nerPostTitle">WAITING TO PAY FOR NITEL Written by furtune Business http://www.nigerianbestforum.com/blog/?author=25 http://www.nigerianbestforum.com/blog/?cat=13 Mar 2, 2010

Waiting to pay for NITEL
By Bassey Udo and Ejiro Gegere
March 2, 2010 07:46AM
http://www.nigerianbestforum.com/blog/wp-content/uploads/2010/03/dt.common.streams.StreamServer21.jpeg Christopher Anyanwu, Director General of the Bureau of Public Enterprises, vouchers for the transparency of NITEL transaction.

The fact that since 2001 all the previous winners in the privatisation of the Nigerian Telecommunications Limited (NITEL), have failed to meet up the payment deadlines, raises doubts about the ability of the new bid winner to raise the $2.5billion it is willing to pay for 75 per cent of the national carrier. New Generation Telecommunications Limited emerged the preferred bidder with $2.5billion, the highest offered for the purchase of NITEL, since the federal government through its privatisation agencies struggled unsuccessfully to sell off the telecoms giant and return it on the path of profitability.

Ability to raise the sum
Industry watchers believe the asset is not only over-priced, but also question the ability of New Generation to raise the fund. Lanre Opayemi, an Abuja-based finance analyst, noted, “If the U.K.-based IILL could not mobilise $1.3billion to pay for 51 percent stake in NITEL in 2001, what magic will an almost anonymous company like New Generation perform to be able to raise a whooping N350billion to pay for 75 percent equity in the company at a time the nation's economy is undergoing one of the worst security guarantee ratings on investments? “With the background of Minerva Group, which is touted as the lead financier of New Generation, it is still doubtful. From which Nigerian bank (or collection of banks) will the consortium raise the N350billion to pay for the bid within the next 60 days? Let's face the truth! We may be on our way back to square one. Nigerians will be happy if New Generation proves them wrong.”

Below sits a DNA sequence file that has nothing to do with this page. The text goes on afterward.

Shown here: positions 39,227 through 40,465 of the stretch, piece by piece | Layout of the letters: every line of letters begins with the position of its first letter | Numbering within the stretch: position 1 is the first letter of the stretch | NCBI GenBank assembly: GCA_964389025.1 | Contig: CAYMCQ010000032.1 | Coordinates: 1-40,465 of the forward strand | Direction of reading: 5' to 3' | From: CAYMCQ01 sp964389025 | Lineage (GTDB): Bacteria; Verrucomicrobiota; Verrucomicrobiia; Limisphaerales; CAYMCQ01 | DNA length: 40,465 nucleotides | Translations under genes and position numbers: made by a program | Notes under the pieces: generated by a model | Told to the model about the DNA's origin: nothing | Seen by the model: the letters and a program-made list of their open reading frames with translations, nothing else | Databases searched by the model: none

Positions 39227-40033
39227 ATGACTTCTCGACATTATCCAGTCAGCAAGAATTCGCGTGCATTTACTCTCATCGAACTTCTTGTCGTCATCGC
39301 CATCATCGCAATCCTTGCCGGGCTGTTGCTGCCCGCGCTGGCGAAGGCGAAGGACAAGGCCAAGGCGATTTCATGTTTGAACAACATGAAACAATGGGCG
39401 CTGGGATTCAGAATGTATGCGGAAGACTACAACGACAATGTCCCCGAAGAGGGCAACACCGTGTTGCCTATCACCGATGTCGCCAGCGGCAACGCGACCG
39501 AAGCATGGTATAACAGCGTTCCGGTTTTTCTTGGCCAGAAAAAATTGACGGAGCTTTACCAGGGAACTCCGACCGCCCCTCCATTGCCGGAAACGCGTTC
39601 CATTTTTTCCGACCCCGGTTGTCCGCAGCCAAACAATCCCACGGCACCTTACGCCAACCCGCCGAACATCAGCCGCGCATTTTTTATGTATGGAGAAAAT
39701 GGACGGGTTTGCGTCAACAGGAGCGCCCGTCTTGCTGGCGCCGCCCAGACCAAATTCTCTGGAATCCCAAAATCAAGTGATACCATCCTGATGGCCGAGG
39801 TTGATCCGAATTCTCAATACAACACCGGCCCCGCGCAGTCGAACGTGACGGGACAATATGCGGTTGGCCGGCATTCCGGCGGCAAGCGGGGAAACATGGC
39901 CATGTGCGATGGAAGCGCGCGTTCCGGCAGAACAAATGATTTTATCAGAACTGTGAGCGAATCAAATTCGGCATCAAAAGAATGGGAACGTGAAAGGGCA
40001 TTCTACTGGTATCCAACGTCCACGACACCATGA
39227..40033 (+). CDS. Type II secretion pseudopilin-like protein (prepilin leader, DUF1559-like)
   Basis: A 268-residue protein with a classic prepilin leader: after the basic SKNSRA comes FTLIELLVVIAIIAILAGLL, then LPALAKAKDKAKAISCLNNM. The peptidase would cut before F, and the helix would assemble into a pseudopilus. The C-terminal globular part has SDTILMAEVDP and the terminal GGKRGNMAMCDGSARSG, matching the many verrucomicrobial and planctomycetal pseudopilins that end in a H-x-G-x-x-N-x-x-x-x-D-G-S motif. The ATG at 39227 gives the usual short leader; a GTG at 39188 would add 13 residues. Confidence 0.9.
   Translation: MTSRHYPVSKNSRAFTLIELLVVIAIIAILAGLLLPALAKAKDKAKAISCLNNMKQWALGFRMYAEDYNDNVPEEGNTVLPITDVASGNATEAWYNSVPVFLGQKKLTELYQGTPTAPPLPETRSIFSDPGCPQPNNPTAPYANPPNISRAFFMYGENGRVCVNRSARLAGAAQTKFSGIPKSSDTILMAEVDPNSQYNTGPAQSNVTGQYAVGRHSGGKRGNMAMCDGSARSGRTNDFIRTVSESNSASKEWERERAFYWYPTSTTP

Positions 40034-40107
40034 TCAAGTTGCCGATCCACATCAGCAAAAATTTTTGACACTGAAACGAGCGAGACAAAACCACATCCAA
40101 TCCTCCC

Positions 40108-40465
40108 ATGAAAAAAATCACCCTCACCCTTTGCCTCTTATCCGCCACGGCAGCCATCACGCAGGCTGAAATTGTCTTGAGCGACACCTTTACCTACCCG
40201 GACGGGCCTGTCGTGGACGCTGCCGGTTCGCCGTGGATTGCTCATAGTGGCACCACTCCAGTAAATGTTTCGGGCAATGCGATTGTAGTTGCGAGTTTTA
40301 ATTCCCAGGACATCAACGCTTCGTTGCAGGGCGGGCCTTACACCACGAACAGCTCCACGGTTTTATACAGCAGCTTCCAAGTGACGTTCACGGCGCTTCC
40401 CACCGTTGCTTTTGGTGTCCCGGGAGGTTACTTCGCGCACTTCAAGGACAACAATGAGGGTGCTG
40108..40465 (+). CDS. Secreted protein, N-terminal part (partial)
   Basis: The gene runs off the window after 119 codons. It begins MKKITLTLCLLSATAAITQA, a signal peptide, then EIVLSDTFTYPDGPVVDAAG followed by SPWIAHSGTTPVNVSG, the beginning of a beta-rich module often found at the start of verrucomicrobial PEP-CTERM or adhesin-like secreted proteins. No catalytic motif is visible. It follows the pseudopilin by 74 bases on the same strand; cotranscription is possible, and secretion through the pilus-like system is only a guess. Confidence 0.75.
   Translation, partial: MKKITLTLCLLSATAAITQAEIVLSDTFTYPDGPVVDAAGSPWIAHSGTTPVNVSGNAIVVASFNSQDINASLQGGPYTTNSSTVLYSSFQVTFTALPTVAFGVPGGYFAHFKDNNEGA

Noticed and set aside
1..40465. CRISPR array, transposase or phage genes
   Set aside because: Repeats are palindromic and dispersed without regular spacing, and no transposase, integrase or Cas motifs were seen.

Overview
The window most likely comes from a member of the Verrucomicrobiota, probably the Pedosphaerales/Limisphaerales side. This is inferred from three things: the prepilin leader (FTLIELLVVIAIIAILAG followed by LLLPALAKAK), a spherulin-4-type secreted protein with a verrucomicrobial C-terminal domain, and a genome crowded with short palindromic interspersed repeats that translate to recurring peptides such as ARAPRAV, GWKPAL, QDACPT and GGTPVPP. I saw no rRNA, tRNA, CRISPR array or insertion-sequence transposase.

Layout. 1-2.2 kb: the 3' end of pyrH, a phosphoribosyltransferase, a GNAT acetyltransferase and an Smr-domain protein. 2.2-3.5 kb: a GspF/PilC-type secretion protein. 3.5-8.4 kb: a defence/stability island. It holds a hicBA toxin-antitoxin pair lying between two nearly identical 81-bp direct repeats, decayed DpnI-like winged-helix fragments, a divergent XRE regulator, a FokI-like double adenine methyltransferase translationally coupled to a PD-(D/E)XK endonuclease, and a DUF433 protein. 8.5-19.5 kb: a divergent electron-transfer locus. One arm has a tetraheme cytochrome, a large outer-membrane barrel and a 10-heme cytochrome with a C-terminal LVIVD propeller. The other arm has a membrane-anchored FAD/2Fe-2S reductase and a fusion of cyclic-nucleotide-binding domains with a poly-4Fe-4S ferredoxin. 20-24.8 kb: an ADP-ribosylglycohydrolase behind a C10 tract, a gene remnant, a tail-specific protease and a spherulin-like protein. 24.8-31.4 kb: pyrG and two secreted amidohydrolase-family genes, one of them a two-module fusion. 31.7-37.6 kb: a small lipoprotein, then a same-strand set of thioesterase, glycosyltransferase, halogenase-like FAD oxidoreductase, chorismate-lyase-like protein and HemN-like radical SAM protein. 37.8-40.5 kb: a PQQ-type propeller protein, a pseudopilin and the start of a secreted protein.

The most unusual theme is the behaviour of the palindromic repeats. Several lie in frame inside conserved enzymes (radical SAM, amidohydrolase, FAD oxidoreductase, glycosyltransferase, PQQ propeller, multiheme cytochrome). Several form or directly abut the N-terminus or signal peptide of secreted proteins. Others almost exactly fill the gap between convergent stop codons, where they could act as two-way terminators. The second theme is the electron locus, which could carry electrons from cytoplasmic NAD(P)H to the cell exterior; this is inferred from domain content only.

Consortium is confident
But Usman Gumi, the Managing Director, GiCell Wireless Limited, which is a member of the consortium, in a response to NEXT email justified the offer, saying “If government sold just a GSM spectrum on a paper to Etisalat for $400million just few years ago, then how much would it cost to have NITEL that has a National Carrier license, with all the spectrum; already built up GSM network that was operational, a fixed line network, a SAT-3, a transmission network (both on fiber and digital microwave radio), a complete CDMA 2000x network and all the estates across the length and breadth of Nigeria that is free of all liabilities?” He said the consortium was fully conscious of NITEL's worth, based on the expert advice by its consultants, which has extensive prior knowledge of the company in its hey days, after an exhaustive consideration of all data room information available to it like all bidders.

NITEL is worth every cent